Voting for a power hungry hawk? Not me! Never! Hilary's campaign was so desperate about wining the house to the extent that Bill Clinton had to lie again about him and former Bush embarking on a tour to restore America's image abroad; only to find out it was a lie. G.W. Bush said and I quote, " I guess it would be a one man tour". When at all will the Clintons stop telling lies.

    Obama is the guy. Better still Obama-Edwards ticket would be a very powerful team to win the Whitehouse and bring us all together as one people, one nation under God.,

    Eben (Mufty), Minnesota

    December 27, 2007 04:43 pm at 4:43 pm |
  11. Michele, Huntington Beach, CA

    Ellie: If you want real red meat, check out http://www.barackobama.com. Details of the many issues he addresses can be found there. A 25-minute speech necessarily focuses more on generalities and inspiration than specifics. Also, Obama has not been ripping into Hillary; quite the opposite. He deflects her constant attacks and criticisms by pointing out differences in their stances. Actually, he has at times been complimentary of her political skills; he just thinks he'd make a better president, and I agree with him. I think if detractors like yourself took time to look a little deeper into Barack Obama, rather than so superficially, you might come around - or at least be able to make a sound judgment based on facts rather than emotion. I urge you to read both of Obama's books: "Dreams From My Father" and "The Audacity of Hope." They tell you more about the man and his beliefs and vision for our country than one speech ever could. Besides, they're both really good reading.

    December 27, 2007 04:50 pm at 4:50 pm |
  12. SARAH , NASHVILLE,TN

    stop hatin on obama andrew! excellent speech ,senator. IOWA, ALL EYES ON YOU, PLEASE START THE BALL ROLLIN 4 US! OBAMA 08!

    December 27, 2007 04:57 pm at 4:57 pm |
  13. Mike in NC

    I have been watching aircraft fly all my life... I guess that would make me an expert and qualified to fly a 787. You people say you want experience. Some one who can lead day 1. Well that some one got it wrong on Iraq, got it wrong on Iran, and will get it wrong on Pakistan. I have nothing against people who support this some one. I just find it amazing that you can look the other way when obvious errors in judgment have flawed the experience. As the husband of the one you support once said, you can “have the right kind of experience or the wrong kind of experience.” Well he just made my point more sound.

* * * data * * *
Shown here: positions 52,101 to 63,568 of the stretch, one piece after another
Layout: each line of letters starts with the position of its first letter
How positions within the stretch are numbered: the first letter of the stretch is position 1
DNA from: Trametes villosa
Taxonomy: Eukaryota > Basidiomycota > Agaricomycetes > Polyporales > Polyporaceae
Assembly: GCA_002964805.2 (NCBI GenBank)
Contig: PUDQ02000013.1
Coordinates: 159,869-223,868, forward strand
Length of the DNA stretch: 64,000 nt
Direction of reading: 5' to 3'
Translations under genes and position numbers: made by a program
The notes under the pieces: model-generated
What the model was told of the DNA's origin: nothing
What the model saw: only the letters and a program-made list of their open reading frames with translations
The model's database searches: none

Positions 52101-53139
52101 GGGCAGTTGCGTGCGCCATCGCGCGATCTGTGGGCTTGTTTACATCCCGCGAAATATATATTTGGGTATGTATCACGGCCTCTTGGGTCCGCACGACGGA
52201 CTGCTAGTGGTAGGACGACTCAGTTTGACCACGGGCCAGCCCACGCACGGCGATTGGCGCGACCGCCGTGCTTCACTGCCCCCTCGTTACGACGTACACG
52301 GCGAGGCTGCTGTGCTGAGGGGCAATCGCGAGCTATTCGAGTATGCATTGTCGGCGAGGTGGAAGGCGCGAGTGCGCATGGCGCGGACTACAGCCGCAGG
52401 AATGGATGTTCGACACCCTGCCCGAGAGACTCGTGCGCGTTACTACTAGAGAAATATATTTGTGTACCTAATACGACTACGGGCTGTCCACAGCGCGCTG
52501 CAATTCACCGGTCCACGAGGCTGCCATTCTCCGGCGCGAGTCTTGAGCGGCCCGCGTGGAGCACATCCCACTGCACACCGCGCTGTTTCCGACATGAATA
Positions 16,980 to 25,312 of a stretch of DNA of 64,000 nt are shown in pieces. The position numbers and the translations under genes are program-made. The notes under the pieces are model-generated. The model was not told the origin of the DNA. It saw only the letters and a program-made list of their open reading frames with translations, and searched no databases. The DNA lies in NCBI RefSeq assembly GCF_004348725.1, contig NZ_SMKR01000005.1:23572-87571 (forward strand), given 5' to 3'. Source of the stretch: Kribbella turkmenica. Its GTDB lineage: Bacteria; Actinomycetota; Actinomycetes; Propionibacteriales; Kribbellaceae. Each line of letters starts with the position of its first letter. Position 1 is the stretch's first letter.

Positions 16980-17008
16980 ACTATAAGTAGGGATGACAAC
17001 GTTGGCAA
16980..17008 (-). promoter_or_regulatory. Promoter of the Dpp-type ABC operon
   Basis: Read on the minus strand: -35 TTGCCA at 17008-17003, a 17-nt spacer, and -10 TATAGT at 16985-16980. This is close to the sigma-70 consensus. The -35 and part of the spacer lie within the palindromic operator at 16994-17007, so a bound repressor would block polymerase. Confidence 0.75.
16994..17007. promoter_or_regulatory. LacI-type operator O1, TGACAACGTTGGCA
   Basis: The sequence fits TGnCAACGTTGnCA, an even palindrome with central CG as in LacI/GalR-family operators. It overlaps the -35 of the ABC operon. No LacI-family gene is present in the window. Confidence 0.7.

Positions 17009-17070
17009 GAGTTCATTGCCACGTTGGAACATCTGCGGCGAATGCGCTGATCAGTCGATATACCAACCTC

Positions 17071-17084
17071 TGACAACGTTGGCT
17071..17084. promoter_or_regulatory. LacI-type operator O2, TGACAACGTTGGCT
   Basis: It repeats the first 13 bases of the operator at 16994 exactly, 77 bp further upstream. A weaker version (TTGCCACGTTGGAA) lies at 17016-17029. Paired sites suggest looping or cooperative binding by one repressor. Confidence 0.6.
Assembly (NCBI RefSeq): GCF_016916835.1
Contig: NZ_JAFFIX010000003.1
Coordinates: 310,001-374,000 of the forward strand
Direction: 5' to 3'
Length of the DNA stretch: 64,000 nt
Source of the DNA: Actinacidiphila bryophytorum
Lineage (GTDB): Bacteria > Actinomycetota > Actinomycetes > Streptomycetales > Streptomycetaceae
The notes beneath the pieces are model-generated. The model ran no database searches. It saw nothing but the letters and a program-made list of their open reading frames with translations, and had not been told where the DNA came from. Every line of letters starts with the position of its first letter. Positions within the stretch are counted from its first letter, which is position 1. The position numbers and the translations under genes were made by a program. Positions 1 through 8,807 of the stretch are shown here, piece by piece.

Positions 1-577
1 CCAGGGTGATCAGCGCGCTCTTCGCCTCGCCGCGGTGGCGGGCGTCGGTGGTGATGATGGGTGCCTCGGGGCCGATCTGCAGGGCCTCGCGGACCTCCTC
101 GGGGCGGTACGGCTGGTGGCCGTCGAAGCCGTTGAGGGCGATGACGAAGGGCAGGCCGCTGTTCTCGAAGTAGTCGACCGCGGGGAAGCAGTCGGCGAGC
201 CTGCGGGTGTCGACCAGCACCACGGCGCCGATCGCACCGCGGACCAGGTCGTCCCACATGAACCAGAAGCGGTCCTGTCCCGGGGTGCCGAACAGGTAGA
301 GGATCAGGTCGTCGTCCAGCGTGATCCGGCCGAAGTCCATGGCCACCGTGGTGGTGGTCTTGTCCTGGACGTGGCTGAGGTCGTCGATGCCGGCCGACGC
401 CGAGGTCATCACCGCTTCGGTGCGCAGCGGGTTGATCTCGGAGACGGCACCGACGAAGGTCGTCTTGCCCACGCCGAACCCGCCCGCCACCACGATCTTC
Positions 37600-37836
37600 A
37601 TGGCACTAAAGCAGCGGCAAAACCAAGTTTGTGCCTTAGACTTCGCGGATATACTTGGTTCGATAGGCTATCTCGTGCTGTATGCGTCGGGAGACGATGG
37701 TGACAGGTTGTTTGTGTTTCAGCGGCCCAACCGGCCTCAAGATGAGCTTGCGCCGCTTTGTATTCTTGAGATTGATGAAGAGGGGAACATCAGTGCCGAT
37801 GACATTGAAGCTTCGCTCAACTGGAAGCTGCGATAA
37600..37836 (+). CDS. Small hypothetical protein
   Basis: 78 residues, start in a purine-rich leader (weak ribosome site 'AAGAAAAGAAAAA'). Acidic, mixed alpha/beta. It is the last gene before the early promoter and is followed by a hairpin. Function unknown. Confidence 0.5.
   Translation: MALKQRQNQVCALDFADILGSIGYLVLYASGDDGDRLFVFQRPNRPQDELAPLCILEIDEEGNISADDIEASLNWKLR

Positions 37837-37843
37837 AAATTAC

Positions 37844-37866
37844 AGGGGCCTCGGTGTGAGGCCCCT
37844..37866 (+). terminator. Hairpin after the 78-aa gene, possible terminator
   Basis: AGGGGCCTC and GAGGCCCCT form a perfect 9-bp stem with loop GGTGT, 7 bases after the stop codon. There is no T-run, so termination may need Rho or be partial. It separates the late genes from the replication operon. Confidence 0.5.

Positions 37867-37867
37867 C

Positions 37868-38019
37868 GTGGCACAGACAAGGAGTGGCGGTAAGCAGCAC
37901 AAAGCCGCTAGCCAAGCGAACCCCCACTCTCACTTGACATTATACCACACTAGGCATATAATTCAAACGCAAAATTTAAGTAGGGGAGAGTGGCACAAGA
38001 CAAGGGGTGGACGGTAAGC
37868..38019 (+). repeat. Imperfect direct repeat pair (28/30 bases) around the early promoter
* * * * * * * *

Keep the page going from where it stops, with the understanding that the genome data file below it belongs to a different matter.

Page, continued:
December 27, 2007 05:03 pm at 5:03 pm |
  14. Darren

    The shock and awe of the Bush administration has sparked the populace to look deeper than name recognition. They are seeing Hillary Clinton for what she is – an intensely caring woman who has battled her entire life but was, and still is, consumed by the battle.

    Barack Obama can see past the everlasting and vindictive political battles which sidetrack Hillary Clinton.

    If our party chooses her, instead of Obama who will do the best job to solve the most pressing issues without vindictiveness, she will only continue battling for her own political capital instead of remaining on task to work for the people to get things done.

    December 27, 2007 05:05 pm at 5:05 pm |
  15. blair Ivy Georgia

    Look at Obama's eyes in the picture above. I see cold stark hatred.Then look at Obama's face taken with the veteran. That is not a look of compassion and sympathy. To me it is a smirk and the look of someone that just realized his scam was taken hook line and sinker.
    Obama said
    "I don’t need any lectures on how to bring about change because I haven’t just talked about it on the campaign trail, I fought for change all my life."
    Sorry, I do not care what change he has fought for to change his life style. What change has he fought for all the people in the United States.?

    December 27, 2007 05:08 pm at 5:08 pm |
  16. lora

    The shock and awe of the Bush administration has sparked the populace to look deeper than name recognition. They are seeing Hillary Clinton for what she is – an intensely caring woman who has battled her entire life but was, and still is, consumed by the battle.

    Barack Obama can see past the everlasting and vindictive political battles which sidetrack Hillary Clinton.

    If our party chooses her, instead of Obama who will do the best job to solve the most pressing issues without vindictiveness, she will only continue battling for her own political capital instead of remaining on task to work for the people to get things done.

    December 27, 2007 05:14 pm at 5:14 pm |
  17. AJ, IL

    I agree with you Michele. I've looked at Obama's books and his elected public experience and compared them to Hillary's. I find Hillary inadequate. Even though I had an initial bias against Hillary, I figure I should at least take a look at her public record, excluding most of her White House years because their is no official record of her impact. I want a president who is a uniting figure and inspires me to act in the best interest of my country and the world. Honestly, if Hillary wasn't still married to Bill Clinton, I'm sure I would have Bill Richardson or John Edwards as my second candidate choice.